My hands are stained red -- a deep colour, tinged with purple, that reminds me of bruises. I have been pitting cherries. Somewhere along the line, I decided that it was a wonderful, fantastic idea for me to bake a cherry cake at 9:30 PM on a Friday evening. I even know why I decided this: because I had half a bag of cherries that weren't getting any fresher, and really, I didn't need to eat a whole bag of cherries on my own. I knew that wasn't a good idea.
But see, I forgot right until the very moment where I was standing there with my cutting board and bowl of batter and a sieve full of dripping wet cherries, that at home my mother has a cherry pitter. It's a lovely little thing that used to remind me of some medieval torture device. (Seriously. I found it fascinating, especially when I didn't know what it was for -- with the possible exception of causing pain -- because it was just a bizarre little kitchen device in with the sugar sifter and the measuring cups.) I'd always used this when pitting cherries previously (which, admittedly, was not very often) and had no idea what to do without it.
The Joy of Cooking recommended using hairpins for pitting cherries (which, even when I had long hair, I did not own, and even if I did I would be hard pressed to find a way in which they would be useful for the pitting of cherries) or, failing that, the end of a ballpoint pen. Somehow, the idea of skewering slightly overripe fruit with the end of a pen -- the thought of all that mixing ink and juice -- was not exactly what I'd call appealing.
And so I found my own solution: a chopstick.
Let me tell you, pitting cherries with a chopstick is not a very efficient nor a very clean way to go about things; but it is, if one is in a certain sort of mood, rather amusing. A cherry, when poked with a chopstick, makes quite a sickening sound. It is a wet, squelching sound, rather unlike anything I've heard fruit make before, and sometimes when the chopstick pokes through the cherry skin there is an audible pop. These pops are often accompanied by a spray of cherry juice that, in my experience, can fly at least three feet across the kitchen. (I believe I've found all the spots, though I wouldn't be surprised to find splotches behind the toaster or on the fridge or perhaps over by the front door.) If you are ever doing foley for a cheap horror movie, the cherry/chopstick combination is your ticket.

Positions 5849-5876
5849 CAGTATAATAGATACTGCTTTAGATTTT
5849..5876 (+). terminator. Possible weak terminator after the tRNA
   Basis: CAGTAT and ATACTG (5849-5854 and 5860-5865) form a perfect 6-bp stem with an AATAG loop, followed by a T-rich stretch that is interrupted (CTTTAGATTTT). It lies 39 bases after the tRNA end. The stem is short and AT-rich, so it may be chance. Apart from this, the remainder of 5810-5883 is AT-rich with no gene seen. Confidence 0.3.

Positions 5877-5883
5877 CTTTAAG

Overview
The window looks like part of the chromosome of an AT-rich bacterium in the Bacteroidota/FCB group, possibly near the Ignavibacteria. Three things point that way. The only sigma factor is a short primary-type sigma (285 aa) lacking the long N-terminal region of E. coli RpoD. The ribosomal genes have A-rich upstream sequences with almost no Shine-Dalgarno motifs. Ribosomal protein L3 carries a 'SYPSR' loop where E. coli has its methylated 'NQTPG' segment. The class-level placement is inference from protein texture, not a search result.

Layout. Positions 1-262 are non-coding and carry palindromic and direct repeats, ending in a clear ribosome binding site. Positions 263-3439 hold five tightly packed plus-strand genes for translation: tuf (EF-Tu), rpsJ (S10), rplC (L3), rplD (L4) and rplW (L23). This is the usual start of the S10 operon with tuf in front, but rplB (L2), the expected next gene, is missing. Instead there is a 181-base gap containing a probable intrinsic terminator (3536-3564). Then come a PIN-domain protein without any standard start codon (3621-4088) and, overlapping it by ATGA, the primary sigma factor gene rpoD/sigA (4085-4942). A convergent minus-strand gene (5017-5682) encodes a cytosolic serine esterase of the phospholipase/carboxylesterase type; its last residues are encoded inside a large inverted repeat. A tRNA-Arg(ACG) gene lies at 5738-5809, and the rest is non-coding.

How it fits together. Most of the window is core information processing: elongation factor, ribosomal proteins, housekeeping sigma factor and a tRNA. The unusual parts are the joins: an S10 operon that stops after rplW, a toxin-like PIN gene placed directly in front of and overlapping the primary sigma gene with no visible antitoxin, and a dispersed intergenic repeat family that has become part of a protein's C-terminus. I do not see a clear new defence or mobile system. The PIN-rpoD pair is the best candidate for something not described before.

I also happened to use a particularly ridiculous cherry cake recipe. Look, here it is
. On first glance, it seems fine, easy even. This is why I chose it. However, once choosing this recipe (and messing it up once all on my own), I discovered its fatal flaw: the instructions contain substances not listed on the ingredients list, and vice versa. The instructions tell me to add lemon; how much? What kind? In what state? No idea. And what the hell am I supposed to do with those walnuts? Which one is it, baking soda or baking powder? So, I just made it up. I threw in some lemon juice, a random amount. I did not use walnuts. I like baking powder better than baking soda, so went with that, and excluded the vanilla entirely as I used the last of my supply on a batch of particularly sub par oatmeal cookies.
And, as I typed, the oven timer just went. I bet it will be a disaster, but, if nothing else, I am amused.